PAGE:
When I moved here, I didn’t get why uptown was split into “wards”. Now, I just think of the wards as neighborhoods we haven’t met yet.
The “buzziest” ward seems to be First Ward (you can thank Steve “Not-The Wide-Receiver” Smith for that). Turns out that the Children & Family Services Center is located in there. Not familiar? Here’s a quick rundown.
We’re all in this together
In 2001, several nonprofits decided that a co-op style set-up would be an easier way to distribute resources and maintain a stable environment to better serve the community. With the help of a $9 million campaign headed by Hugh McColl, the Children & Family Services Center was built in 2003.
Currently, there are nine nonprofits that occupy the building. Here are some ways you can help these five.
Live in First Ward? If you’ve got some time why don’t you …
…Help people get access to healthcare.
Care Ring helps individuals and families with little to no income by providing basic health care services. The staff run three programs — a low-cost clinic, their Nurse-Family Partnership program for first-time, low-income mothers and Physicians Reach Out, a health care program for the uninsured that is funded by a network of 1,600 physicians and dentists in Mecklenburg County.
Right now they are looking for translators and bilingual diabetic educators. Don’t have the skills? No problem. They need volunteers to answer phones and more at the clinic.
— Donald Jonas (@donaldjonas) August 28, 2015
RAIN (Regional AIDS Interfaith Network) provides resources and help to people living with HIV or AIDS. This is one of the largest HIV-focused nonprofits in the Carolinas. They have a volunteer orientation coming up on Oct. 8 and are always looking for folks who can help with client, office or event support. Speaking of events, did I mention the nonprofit is hosting How to Get Away with Bingo on Nov. 14?
To complete the trio of health-centric nonprofits at the center is NC MedAssist. The staff provide free prescription and over-the-counter medications to low-income and uninsured residents in Charlotte and beyond. The nonprofit is always in need of volunteers. You can also sign up for the Miles for Medicine 5K happening on Nov. 7 at Sycamore Brewing.
— NC MedAssist (@NCMedAssist) September 1, 2015
You’ll want to sign up fast, seeing as the first 100 people who register will receive a free pint of beer! …Make sure kids are safe, healthy and happy. It can be hard for some kids to stay in school because of poverty, difficult home-life situations and more. Communities In Schools works to provide these kids with a community of support so that they stay in school and reach their potential. You can be a part of that community — be a friend and mentor, help kids with homework or soon-to-be graduates with career planning.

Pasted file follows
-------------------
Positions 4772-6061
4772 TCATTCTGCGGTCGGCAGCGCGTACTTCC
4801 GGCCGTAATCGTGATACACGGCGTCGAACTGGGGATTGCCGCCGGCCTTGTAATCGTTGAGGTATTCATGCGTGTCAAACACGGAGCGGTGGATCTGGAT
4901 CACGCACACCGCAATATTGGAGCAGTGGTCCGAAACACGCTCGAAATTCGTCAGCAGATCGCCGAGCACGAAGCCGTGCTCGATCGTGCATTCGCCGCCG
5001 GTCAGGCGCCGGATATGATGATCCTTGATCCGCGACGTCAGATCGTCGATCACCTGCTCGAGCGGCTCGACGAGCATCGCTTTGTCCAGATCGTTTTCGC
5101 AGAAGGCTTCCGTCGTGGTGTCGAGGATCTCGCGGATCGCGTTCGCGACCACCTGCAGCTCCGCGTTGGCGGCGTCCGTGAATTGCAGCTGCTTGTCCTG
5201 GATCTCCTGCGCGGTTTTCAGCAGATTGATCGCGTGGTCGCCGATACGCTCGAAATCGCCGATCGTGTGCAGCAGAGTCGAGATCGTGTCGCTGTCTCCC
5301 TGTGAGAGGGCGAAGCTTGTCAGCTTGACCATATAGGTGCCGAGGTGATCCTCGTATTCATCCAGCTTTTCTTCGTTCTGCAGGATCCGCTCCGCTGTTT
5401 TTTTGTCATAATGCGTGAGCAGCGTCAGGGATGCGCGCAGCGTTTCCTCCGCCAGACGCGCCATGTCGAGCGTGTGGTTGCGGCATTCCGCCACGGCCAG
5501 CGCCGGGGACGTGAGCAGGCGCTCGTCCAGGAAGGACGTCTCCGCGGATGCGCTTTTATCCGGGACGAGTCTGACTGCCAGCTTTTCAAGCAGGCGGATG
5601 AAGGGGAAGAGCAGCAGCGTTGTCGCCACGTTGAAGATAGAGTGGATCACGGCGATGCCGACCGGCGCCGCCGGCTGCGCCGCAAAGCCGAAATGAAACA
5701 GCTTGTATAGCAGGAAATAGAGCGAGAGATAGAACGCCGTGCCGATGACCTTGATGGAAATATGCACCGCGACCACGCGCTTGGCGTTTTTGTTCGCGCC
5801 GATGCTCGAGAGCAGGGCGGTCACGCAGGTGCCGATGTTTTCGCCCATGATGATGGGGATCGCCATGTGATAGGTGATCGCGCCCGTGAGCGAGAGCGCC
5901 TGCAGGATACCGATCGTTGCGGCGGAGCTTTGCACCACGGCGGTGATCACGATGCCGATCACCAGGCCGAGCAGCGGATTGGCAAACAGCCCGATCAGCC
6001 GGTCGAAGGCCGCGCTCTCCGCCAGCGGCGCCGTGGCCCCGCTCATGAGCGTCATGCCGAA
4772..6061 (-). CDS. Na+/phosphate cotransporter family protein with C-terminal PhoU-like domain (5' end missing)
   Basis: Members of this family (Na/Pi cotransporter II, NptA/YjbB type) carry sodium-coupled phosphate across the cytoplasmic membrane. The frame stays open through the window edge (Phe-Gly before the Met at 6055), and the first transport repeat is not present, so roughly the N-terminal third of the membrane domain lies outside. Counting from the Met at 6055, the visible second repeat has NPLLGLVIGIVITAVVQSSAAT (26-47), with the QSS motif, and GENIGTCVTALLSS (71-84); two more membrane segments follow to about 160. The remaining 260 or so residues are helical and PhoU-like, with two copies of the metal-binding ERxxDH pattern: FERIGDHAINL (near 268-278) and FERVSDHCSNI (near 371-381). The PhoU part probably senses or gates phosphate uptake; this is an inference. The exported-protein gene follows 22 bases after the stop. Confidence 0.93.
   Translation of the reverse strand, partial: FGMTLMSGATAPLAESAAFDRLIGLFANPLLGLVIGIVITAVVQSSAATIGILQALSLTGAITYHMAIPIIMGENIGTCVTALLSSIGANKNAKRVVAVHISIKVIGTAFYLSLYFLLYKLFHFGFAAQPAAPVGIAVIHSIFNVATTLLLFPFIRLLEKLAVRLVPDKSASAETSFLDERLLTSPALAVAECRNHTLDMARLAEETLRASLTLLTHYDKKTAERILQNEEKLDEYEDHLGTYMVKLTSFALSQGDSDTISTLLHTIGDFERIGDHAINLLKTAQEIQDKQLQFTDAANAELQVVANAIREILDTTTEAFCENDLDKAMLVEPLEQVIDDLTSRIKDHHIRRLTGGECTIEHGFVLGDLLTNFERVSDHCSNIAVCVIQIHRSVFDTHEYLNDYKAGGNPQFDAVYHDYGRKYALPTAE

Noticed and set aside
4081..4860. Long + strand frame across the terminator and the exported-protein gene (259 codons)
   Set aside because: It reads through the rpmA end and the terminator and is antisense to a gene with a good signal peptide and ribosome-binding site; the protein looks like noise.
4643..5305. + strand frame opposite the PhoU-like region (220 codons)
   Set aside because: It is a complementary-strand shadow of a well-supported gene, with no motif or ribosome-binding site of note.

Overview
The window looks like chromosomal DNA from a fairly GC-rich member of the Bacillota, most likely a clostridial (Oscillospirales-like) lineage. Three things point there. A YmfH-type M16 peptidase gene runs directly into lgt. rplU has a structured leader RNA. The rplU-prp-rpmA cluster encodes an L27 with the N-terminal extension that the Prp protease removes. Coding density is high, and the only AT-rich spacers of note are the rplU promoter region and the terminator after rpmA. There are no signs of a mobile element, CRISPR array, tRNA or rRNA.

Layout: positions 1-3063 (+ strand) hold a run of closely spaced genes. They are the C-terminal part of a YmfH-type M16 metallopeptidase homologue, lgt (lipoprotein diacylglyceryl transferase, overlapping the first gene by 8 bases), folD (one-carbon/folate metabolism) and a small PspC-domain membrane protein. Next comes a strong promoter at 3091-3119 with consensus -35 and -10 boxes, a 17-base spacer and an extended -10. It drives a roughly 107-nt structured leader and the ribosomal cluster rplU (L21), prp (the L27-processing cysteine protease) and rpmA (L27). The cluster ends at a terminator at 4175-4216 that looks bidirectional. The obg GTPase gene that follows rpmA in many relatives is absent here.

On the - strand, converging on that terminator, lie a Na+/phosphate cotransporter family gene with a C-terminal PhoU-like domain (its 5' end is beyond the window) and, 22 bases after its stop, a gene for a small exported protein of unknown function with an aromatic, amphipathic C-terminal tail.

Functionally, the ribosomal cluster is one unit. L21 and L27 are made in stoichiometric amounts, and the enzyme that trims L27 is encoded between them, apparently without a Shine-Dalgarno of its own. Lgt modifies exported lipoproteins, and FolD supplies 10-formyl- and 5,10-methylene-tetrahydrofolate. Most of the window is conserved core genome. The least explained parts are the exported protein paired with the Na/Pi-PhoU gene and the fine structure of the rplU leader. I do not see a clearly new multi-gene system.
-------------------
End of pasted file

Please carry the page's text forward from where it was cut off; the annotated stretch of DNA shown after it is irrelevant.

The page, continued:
For some kids it can be even tougher when they find themselves without a place to live. A Child’s Place works with families as they progress from being in crisis to moving into safer housing situations. As kids are transitioning out of homelessness, A Child’s Place makes sure that they are still performing well in school.
You can help make the transition easier. Deliver snacks, assist in the office or be a Lunch Buddy. The next volunteer orientation is on Sept. 17th at 4 p.m.
Don’t have the time? Here are other ways to help.
You can shop and donate highly needed items to some of these nonprofits by visiting SHARE Charlotte‘s Give Shop.
Of course, all of these organizations could use some extra cash. Click links below to visit their donation pages. (Don’t know who to give to? Children & Family Services Center also accepts donations — it helps all the agencies indirectly. Learn how here.)
Children & Family Services Center (601 E 5th Street, Charlotte, NC 28202)
– Care Ring (Suite #150 for Clinic, #140 for administrative offices)
– RAIN (Suite #470)
– NC MedAssist (Suite #350)
– A Child’s Place (Suite #230)
– Communities In Schools of Mecklenburg County (Suite #300)
Photo by SHARE Charlotte
Brigitte Acosta sharecharlotte.com